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Observations from the ER

Mark Mzyk | February 15, 2009

This past Monday I sliced open my finger while making dinner.  I don’t recommend this as a way to start off the week.  I opted not to use my brain and the result was a sharp knife running across my finger along with the realization that sometimes the way movies portray a stabbing isn’t that far from reality.

My finger is now fine, back in one piece after seven stitches.  My wife and I spent about four and a half hours in the emergency room waiting for the stitches.  We were told it was one of their busy nights, so perhaps my wife and I were just unlucky.  While waiting though, it struck me how much dead time there was.  I hadn’t thought to bring anything, such as a book, with me, and the hospital didn’t provide anything either.

Why isn’t this time used to distribute information?  One of the issues facing the United States right now is affordable health care.  Everyone admits that part of the solution is increasing preventive health care, so that the amount of emergency room visits are cut down.  Part of making this a reality is spreading useful information so people know their options.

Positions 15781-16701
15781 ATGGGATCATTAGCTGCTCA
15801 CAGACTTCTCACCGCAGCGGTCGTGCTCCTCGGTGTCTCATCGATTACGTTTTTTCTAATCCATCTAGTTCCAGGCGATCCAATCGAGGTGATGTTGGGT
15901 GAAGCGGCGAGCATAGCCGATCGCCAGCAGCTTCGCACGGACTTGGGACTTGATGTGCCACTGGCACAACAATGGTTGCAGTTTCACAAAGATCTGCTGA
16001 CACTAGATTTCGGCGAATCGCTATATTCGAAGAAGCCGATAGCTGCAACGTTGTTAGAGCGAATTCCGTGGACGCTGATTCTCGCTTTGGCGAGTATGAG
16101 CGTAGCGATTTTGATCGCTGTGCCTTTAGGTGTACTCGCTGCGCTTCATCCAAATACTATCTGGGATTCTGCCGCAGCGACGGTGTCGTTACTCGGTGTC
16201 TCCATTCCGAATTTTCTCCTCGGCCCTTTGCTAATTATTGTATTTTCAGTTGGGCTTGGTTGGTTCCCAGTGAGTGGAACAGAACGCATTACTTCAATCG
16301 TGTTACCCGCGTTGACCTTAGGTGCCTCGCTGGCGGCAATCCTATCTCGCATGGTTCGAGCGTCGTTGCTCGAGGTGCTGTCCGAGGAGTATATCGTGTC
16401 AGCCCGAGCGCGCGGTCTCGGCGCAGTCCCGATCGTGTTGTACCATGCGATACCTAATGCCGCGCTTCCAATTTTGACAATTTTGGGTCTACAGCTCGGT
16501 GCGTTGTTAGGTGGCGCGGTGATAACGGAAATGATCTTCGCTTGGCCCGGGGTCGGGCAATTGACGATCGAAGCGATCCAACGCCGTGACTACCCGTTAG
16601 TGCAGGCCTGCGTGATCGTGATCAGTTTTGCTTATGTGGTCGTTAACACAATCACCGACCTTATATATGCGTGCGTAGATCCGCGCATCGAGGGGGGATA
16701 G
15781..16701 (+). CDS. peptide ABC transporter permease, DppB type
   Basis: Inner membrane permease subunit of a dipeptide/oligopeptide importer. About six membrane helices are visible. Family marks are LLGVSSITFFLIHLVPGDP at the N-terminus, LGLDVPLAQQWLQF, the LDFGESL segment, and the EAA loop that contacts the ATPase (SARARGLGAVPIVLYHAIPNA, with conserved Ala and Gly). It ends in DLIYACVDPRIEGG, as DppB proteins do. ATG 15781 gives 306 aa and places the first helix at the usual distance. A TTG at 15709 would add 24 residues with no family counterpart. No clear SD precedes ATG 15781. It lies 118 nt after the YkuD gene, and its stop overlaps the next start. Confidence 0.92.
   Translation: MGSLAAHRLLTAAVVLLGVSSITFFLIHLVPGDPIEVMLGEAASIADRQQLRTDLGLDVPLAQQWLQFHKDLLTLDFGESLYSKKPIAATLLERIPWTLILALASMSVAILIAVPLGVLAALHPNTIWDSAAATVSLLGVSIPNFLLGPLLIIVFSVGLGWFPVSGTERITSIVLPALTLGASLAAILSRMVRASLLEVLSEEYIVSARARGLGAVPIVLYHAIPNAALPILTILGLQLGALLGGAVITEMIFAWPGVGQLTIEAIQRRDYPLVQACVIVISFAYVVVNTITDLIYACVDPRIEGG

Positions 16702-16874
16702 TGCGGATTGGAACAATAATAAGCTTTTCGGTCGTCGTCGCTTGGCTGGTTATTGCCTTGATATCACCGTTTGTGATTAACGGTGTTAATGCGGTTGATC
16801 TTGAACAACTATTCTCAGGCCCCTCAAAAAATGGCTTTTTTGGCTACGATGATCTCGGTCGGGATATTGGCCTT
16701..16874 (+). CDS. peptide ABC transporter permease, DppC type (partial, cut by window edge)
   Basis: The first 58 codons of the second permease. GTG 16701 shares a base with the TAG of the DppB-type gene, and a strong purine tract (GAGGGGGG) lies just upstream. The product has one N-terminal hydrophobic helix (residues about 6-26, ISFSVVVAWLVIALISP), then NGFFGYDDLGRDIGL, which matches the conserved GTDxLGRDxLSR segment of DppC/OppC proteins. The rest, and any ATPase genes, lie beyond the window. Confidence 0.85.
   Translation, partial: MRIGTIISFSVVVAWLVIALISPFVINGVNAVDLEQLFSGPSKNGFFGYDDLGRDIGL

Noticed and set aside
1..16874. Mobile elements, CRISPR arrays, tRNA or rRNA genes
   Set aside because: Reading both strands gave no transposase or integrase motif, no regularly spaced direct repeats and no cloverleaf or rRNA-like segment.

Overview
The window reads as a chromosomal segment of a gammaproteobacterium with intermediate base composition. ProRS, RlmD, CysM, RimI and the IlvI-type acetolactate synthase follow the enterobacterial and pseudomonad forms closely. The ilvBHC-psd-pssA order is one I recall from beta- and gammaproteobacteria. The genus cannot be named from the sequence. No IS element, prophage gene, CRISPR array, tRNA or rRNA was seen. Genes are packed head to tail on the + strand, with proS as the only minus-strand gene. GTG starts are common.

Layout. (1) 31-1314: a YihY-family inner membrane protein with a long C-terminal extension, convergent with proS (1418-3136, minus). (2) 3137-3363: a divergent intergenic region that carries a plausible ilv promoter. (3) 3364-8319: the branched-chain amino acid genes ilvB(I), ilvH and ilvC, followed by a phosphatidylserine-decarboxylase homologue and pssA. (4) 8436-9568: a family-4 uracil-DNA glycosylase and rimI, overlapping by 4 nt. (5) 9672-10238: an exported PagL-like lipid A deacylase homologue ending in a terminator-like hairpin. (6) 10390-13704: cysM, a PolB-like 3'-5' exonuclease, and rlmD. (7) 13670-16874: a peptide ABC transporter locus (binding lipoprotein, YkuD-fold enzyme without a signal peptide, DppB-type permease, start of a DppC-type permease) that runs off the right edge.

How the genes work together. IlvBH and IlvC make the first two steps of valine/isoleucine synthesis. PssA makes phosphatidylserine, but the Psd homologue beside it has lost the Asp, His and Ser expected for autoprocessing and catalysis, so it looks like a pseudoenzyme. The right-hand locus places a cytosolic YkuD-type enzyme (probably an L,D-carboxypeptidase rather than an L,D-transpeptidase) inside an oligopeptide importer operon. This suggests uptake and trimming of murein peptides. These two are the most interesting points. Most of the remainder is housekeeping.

While sitting in the emergency room it was clear that a number of the people didn’t need to be there.  Whatever ailed them clearly wasn’t an emergency.  Is it likely they didn’t have insurance and were therefore in the ER just to take advantage of the fact that the hospital couldn’t turn them away?  Perhaps.  Whether that is true or not, these are the people that need to be given information about health care, especially at a time when they’re susceptible and receptive to it.

Apollo 13 was playing on the flat screen TV in the waiting room.  At a time when people are likely to be in pain, distraction Is needed.  But why not have another flat screen on the wall, displaying insurance, or health, or government program information?  There’s a captive audience, they should be taken advantage of.

Why isn’t information made available?  There’s a void that needs to be filled.  There might even be a business model here, one where someone works as a middle man between the hospitals and those wanting to distribute information.  The middleman could format the information, making it available as pamphlets or videos or a website.

There are lots of options.  There are lots of opportunities here.